Launching of Water Resources Strategy Deserves Appreciation

Muawad Mustafa Rashid

The Sudanese government has announced the launching of the Sudan Water Sector Livelihoods Transforming Strategy (2021 – 2031) which aims at boosting food security for more than 7 million citizens in the rural areas, livelihoods, providing job opportunities for about 2 million citizens, and easy access of drinking water to all Sudanese with affordable prices.

We believe that the following up and implementation of this strategy should be one of the top priorities of the various political, civil, and media institutions considering that this critical sector has been neglected in the past three decades.

According to the Minister of Irrigation and Water Resources, Prof. Yassir Abbas, the strategy will lead to eradicating hunger and poverty, enhancing food security and livelihoods; creating dignified job opportunities, particularly for the rural youth and women; peace and domestic tranquility.

The Strategy will move from Vision to Impact in the decade 2021 – 2031 through the following three complementary transformative plans:

  1. The National Water Resources Management Transformation Plan (NWRM-TP)
  2. The National Irrigation Transformation Plan (NITP)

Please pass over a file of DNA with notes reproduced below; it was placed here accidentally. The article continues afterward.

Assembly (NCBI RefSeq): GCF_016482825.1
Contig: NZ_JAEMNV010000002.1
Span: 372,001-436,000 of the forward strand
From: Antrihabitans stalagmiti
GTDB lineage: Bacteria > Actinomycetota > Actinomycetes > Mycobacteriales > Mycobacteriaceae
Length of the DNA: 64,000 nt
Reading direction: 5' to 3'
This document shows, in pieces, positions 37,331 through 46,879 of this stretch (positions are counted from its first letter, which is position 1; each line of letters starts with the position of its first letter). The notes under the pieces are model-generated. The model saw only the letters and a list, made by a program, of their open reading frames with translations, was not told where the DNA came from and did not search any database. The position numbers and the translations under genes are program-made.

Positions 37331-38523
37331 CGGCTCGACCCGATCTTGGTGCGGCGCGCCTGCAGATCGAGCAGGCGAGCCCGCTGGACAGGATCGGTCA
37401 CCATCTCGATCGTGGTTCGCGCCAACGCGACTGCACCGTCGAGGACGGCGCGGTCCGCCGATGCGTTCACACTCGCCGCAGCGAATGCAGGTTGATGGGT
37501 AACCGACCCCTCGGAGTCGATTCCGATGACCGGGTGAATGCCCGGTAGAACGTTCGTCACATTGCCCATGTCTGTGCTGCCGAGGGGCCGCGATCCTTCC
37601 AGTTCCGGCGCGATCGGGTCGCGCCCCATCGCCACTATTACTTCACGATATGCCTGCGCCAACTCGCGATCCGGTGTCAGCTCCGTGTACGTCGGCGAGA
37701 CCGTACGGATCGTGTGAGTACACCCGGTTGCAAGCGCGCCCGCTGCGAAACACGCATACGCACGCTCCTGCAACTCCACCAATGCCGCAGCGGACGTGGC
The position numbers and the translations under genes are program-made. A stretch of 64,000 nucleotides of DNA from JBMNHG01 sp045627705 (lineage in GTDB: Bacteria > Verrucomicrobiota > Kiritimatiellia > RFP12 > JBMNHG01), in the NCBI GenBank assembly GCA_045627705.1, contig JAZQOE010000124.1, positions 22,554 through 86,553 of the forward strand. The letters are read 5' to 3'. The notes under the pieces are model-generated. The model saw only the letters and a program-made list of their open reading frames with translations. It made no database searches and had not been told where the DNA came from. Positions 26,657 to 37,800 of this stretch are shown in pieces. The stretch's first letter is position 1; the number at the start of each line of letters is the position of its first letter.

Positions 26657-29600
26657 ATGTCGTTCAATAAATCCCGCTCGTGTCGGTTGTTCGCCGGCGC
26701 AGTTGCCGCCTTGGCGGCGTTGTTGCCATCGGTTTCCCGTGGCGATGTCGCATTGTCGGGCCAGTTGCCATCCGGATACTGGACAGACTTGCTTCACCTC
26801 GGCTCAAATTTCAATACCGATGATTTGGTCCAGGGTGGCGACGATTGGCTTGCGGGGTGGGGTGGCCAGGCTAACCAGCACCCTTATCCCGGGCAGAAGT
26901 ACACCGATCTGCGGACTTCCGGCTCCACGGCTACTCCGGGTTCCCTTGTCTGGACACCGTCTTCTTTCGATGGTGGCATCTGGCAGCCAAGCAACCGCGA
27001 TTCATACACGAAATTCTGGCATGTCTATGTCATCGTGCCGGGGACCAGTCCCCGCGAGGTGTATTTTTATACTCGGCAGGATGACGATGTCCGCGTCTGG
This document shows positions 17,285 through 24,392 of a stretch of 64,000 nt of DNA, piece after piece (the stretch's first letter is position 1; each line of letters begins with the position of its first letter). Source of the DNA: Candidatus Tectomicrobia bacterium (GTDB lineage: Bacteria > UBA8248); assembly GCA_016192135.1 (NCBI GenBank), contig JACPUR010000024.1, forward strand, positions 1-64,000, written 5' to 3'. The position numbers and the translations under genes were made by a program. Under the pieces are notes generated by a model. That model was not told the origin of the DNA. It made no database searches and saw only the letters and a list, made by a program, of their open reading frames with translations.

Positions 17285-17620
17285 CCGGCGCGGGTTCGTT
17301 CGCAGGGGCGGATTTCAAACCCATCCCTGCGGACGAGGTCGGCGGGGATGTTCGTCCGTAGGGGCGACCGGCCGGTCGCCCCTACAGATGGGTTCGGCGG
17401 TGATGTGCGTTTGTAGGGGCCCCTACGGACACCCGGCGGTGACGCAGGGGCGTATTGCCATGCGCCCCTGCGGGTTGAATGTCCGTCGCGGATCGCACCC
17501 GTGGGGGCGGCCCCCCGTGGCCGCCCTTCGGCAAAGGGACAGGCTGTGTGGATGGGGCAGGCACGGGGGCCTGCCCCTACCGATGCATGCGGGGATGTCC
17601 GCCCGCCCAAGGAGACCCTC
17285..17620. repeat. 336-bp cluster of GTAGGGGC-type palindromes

3. The National Water Supply Transformation Plan (NWS-TP)

Employing these three transformative components of the plans as a vehicle, the Sudan Water Sector Livelihoods Transforming Strategy promises four impacts by 2031:

  1. A functional water resources management system with the necessary instruments and capacities to close disparities and inequalities within Sudan and facilitate harmony with its neighbors.
  2. All Sudanese people in rural and urban areas, including nomadic communities and their livestock, have improved access to an adequate, affordable, and safe water supply.      
  3. Some seven million Sudanese farming and herding community members are food secure and enjoy better livelihoods.
  4. Dignified and rewarding employment opportunities for about two million Sudanese, particularly rural youth and women are made available.

Twenty to thirty percent of these achievements are set as a milestone for the end of the 2023 Transition Period.

By launching this strategy, Sudan is now on the right track by utilizing its water resources to the maximum.

To make this strategy a success all official and popular institutions should work jointly, besides our need for Cultural Revolution to promote the appropriate dealing with water in general.

Let us step forward in building our new Sudan based on the rights and obligations principles, considering that access to potable water is considered one of the dearest rights for safety and healthy life.

We should preserve our available water resources to open the door wide for achieving sustainable development.

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